Exercises in video sketching* and video editing will train the students’ practical skills and insight in the relation between space and the image, and space in the image. Each course day starts with an hour-long talk on the challenge of the day (mandatory lecture). The students manufacture their video individually and then screen and discuss the video work in plenum.

Mandatory reading material is handed out on the respective course days. A literature list is available online and serves as a recommended reading list (not mandatory). *Video sketching: to draw – to doodle – to paint with video.

Work Effort/Demands
A typical course day consists of a lecture, the screening of a film/video and the production and discussion of the video sketches. The students work individually with the tasks and deliver at the end of the day. The material produced is discussed in plenum. Two days are reserved for an in-depth training in the video editing software. Each course day demands 7-8 hours of attendance and work.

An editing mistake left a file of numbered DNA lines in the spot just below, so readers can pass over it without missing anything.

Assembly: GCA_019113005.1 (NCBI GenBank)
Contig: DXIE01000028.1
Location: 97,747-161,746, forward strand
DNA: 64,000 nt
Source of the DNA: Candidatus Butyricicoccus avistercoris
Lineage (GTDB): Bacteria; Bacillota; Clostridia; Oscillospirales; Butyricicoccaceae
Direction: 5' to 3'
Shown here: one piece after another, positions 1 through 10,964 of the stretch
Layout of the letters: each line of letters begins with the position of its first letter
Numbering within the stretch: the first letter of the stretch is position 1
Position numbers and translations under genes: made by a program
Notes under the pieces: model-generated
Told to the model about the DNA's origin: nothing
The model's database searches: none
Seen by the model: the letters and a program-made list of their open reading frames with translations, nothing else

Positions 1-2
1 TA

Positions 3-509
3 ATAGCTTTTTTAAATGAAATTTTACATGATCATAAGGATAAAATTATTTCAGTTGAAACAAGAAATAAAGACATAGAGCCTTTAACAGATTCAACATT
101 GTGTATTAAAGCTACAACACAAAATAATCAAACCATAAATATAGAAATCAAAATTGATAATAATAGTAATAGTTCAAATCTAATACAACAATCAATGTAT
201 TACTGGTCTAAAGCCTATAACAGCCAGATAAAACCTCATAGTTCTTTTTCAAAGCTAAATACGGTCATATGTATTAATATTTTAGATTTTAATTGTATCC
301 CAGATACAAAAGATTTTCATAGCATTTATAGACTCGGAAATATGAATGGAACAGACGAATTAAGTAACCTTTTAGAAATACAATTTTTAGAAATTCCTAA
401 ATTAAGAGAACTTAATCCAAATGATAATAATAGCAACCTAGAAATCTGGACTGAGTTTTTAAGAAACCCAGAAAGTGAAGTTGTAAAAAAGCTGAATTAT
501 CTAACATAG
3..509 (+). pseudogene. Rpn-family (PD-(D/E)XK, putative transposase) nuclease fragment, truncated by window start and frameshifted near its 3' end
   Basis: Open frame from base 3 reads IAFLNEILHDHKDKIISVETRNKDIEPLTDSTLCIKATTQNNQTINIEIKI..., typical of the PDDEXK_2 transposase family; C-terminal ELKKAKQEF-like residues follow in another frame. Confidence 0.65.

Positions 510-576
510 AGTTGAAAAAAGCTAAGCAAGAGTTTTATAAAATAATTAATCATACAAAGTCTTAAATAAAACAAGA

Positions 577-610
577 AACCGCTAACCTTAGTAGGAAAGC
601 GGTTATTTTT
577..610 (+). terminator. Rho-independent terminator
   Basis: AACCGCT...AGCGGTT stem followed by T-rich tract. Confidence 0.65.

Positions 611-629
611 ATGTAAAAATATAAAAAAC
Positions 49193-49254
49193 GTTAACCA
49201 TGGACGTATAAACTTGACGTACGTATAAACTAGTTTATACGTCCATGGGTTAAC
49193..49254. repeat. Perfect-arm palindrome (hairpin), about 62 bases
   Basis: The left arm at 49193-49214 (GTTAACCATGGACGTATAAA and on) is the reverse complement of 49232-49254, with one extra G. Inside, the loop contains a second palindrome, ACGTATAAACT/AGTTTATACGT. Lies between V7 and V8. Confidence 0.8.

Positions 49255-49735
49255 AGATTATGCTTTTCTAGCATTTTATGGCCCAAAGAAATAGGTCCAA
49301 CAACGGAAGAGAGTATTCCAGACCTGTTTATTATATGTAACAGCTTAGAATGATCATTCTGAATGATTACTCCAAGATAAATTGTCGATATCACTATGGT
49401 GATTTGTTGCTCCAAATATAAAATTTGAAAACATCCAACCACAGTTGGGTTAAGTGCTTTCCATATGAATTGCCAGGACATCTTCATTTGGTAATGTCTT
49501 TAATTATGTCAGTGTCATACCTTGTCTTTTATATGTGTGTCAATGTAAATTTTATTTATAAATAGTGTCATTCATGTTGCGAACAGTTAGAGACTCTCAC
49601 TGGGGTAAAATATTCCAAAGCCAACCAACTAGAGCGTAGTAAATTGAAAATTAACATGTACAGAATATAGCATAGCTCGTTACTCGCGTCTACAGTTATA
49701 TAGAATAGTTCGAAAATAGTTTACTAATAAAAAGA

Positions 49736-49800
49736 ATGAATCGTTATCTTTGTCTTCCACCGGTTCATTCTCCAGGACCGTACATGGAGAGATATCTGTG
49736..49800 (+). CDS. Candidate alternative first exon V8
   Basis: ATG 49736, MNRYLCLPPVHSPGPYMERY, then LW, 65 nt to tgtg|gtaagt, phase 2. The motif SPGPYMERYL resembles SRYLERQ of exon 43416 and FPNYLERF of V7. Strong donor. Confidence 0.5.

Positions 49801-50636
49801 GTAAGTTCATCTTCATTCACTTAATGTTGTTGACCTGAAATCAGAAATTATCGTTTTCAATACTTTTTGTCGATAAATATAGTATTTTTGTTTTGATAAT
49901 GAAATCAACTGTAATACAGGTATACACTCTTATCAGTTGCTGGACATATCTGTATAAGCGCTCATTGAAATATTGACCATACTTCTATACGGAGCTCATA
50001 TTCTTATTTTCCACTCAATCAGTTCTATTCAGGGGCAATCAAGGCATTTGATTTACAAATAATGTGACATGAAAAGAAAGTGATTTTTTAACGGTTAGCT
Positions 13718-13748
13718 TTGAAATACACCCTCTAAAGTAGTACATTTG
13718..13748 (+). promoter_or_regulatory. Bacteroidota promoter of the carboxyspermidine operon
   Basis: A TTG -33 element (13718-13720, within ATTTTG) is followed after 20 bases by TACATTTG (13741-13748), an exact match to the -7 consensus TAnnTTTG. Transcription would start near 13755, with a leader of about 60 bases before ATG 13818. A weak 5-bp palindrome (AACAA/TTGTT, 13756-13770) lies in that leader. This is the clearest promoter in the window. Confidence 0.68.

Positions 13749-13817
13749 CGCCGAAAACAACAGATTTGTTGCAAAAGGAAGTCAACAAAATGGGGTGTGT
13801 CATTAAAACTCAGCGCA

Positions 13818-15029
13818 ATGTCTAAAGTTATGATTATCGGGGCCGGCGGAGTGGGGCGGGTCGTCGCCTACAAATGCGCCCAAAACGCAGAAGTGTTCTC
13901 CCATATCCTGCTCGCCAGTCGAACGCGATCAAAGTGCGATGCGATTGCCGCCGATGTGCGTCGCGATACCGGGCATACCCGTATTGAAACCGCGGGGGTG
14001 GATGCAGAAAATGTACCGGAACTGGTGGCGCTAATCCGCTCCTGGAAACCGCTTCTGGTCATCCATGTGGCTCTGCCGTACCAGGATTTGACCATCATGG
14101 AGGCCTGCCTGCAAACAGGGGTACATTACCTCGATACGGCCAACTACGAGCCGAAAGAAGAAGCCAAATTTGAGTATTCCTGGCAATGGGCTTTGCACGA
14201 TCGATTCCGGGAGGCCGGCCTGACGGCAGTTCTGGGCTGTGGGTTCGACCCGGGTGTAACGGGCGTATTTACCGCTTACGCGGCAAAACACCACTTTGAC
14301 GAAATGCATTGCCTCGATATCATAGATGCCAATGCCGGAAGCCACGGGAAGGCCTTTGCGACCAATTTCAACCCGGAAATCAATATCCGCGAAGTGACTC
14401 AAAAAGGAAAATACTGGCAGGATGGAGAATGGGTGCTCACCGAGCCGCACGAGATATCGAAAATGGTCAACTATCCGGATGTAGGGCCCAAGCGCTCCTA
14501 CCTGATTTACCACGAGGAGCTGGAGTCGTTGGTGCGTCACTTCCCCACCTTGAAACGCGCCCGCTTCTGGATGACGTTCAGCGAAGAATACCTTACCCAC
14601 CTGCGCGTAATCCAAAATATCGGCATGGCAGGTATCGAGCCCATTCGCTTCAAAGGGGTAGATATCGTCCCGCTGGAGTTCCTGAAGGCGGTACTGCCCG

The final workshop-week has its own outline and demands daily attendance and work. This year's focus will be on the human body in motion and in the meeting with spatial infrastructures and/or obstacles. The course collaborates for this week together with the French/Swiss Butoh dancer Julie Dind. The results of that collaboration will be published.

Professor in charge

Rolf Gerstlauer